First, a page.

“The statute is one of many important bipartisan reforms Congress implemented to protect G.I. Bill benefits from waste, fraud, and abuse,” William Hubbard, Student Veterans of America’s vice president of government affairs, said in an email to Task & Purpose. “A thoughtful and robust public conservation should be had to ensure that the interests of student veterans is the top of the priority list.”

The article is here.

Editor's Note: The swamp continues to grow under the current administration.

Facts Don’t Change People’s Minds. Here’s What Does

Ozan Varol
Originally posted September 6, 2017

Here is an excerpt:

The mind doesn’t follow the facts. Facts, as John Adams put it, are stubborn things, but our minds are even more stubborn. Doubt isn’t always resolved in the face of facts for even the most enlightened among us, however credible and convincing those facts might be.

As a result of the well-documented confirmation bias, we tend to undervalue evidence that contradicts our beliefs and overvalue evidence that confirms them. We filter out inconvenient truths and arguments on the opposing side. As a result, our opinions solidify, and it becomes increasingly harder to disrupt established patterns of thinking.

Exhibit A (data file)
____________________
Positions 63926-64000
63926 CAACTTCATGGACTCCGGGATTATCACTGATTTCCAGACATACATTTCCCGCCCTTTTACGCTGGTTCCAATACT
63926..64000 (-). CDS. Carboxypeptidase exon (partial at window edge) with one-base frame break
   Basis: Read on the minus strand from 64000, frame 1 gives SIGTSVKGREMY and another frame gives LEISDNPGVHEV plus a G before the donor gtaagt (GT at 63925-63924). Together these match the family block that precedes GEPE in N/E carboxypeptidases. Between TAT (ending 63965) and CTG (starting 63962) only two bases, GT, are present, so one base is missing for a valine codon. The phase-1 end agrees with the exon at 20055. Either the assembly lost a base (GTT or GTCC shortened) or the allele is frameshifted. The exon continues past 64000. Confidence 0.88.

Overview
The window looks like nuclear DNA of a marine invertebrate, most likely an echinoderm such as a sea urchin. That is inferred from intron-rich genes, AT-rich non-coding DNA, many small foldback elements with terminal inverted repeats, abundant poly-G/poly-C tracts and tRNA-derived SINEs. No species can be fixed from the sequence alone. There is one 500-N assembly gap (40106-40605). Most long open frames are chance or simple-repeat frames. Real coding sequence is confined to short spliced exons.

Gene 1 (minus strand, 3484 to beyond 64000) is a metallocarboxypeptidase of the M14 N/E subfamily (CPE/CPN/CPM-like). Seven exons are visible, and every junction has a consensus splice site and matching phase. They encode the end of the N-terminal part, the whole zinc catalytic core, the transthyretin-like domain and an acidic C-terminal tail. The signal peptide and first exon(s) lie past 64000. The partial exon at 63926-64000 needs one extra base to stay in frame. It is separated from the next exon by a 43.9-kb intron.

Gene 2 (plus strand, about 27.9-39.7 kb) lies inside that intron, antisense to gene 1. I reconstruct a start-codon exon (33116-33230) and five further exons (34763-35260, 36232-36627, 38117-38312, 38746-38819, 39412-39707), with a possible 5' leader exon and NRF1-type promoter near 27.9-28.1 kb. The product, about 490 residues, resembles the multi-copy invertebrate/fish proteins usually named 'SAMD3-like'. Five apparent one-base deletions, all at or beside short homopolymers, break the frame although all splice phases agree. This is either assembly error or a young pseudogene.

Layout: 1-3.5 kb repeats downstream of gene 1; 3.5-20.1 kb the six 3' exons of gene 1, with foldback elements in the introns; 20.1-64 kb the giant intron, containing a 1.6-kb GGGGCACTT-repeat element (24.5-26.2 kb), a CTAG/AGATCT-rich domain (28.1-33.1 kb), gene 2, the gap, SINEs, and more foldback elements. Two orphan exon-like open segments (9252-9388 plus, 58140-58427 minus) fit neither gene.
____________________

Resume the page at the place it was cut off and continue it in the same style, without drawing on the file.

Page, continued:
We believe in alternative facts if they support our pre-existing beliefs. Aggressively mediocre corporate executives remain in office because we interpret the evidence to confirm the accuracy of our initial hiring decision. Doctors continue to preach the ills of dietary fat despite emerging research to the contrary.

If you have any doubts about the power of the confirmation bias, think back to the last time you Googled a question. Did you meticulously read each link to get a broad objective picture? Or did you simply skim through the links looking for the page that confirms what you already believed was true? And let’s face it, you’ll always find that page, especially if you’re willing to click through to Page 12 on the Google search results.

The article is here.

Monday, October 2, 2017

Cooperation in the Finitely Repeated Prisoner’s Dilemma

Matthew Embrey  Guillaume R. Fréchette  Sevgi Yuksel
The Quarterly Journal of Economics
Published: 26 August 2017